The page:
Within minutes, they were all hooked up, so comfortable with the new technology that the classroom atmosphere immediately changed from distracted hubbub to quiet hum. Computers, it struck me, are their comfort zone, their ball caps.

Our first order of business was to “play around” with the new tools. But before I could get around to announcing that, the students had already logged on and started exploring. After about fifteen minutes, we shifted gears to a familiar activity—word-processing. Students had already started a rough draft on our field trip, and so half the class started typing up their written work. The others continued to work on their rough drafts.

I didn’t let them type for long, because I wanted to teach them how to save to a flash drive. None had ever done it before, so I taught two kids, who then watched me teach two more, then those two went out, and those other two watched them—you get it. Because of the level of need in this room, I tend to run it like a one room schoolhouse or a really big family—kids need to teach other kids. I explain to them why each of them HAS to be a teacher in my room. It is not optional. I NEED them to help me when it comes to things like this.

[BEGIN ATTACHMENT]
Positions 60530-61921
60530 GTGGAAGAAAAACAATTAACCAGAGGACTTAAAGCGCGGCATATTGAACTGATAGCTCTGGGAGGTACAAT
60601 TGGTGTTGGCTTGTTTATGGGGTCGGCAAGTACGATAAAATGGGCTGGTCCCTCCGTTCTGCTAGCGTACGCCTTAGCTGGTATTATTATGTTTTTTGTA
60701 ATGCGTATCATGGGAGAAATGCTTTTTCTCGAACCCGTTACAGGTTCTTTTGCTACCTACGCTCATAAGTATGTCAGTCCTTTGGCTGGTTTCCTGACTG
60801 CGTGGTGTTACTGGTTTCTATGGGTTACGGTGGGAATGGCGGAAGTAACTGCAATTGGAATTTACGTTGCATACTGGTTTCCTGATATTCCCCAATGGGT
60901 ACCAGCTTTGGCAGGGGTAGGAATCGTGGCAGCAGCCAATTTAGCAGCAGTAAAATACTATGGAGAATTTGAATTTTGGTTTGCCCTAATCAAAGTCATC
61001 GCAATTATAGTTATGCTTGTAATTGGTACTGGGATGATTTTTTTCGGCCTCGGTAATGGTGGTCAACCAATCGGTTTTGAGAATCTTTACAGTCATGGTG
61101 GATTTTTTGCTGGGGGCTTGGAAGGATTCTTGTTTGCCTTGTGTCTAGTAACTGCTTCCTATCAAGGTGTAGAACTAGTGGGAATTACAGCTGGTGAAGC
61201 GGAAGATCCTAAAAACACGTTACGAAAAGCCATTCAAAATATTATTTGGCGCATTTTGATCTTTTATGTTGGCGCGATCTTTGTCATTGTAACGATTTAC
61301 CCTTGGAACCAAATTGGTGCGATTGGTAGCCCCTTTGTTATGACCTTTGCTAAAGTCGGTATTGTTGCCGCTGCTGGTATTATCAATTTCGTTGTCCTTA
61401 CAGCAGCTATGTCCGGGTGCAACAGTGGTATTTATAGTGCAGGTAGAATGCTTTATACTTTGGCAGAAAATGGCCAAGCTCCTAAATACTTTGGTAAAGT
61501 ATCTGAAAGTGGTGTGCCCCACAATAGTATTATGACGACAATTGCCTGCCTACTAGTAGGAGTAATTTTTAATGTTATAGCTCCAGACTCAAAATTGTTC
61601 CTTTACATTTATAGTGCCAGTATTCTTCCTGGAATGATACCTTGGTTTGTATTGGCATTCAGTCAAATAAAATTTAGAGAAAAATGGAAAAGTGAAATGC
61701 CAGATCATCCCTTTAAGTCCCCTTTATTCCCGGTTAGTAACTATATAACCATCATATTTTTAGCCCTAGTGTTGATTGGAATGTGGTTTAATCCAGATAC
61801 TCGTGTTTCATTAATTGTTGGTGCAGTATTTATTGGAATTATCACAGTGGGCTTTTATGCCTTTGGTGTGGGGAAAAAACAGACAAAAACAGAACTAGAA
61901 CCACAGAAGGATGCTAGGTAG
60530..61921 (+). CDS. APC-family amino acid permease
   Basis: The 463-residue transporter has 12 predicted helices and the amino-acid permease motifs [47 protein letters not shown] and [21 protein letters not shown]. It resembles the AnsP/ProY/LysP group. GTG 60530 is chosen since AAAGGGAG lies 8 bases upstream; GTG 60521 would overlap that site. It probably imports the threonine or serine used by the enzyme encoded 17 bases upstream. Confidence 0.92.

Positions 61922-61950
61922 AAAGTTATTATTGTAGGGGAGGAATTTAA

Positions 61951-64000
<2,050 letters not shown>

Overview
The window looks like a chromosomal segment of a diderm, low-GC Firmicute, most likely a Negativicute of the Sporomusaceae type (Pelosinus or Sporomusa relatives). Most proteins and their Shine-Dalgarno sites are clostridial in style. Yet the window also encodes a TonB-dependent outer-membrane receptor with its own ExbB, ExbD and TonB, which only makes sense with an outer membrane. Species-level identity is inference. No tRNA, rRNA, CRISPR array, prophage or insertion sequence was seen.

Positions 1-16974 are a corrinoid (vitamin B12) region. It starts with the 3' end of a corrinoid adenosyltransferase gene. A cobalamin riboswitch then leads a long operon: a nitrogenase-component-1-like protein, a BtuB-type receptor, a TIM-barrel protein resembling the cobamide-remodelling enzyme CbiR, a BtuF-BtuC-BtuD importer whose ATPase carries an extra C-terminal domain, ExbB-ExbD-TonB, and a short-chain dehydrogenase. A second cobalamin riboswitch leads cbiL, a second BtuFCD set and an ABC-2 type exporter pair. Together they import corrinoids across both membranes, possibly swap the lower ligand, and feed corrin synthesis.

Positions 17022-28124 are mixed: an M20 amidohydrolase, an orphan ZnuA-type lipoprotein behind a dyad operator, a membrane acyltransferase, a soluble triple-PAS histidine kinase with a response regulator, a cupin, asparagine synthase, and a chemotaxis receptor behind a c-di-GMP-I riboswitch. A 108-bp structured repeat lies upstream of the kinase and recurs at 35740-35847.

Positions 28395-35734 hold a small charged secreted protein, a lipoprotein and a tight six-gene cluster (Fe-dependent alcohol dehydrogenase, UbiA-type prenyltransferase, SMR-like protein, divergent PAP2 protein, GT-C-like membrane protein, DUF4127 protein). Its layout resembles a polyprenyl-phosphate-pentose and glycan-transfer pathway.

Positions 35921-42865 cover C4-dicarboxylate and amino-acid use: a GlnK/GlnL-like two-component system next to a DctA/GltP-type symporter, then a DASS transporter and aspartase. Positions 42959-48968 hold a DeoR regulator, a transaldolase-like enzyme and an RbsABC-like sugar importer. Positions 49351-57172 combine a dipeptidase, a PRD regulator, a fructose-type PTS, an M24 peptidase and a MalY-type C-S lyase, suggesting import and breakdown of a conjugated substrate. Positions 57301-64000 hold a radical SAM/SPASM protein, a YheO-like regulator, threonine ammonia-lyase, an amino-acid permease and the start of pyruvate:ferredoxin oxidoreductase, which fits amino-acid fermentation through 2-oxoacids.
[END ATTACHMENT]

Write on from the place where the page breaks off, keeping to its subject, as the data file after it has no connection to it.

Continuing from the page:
Not having enough computers for all students actually resulted in unexpected benefits. Some students opted to work in pairs to complete their written work, pooling their knowledge in order to get the best results.

Of course, we want to get beyond typing skills (although, as I watch my students, I realize how desperately some of them need practice). But for today, I am satisfied with what they’ve learned.

Legoman guards pencil (aka, old technology) while students play with laptops!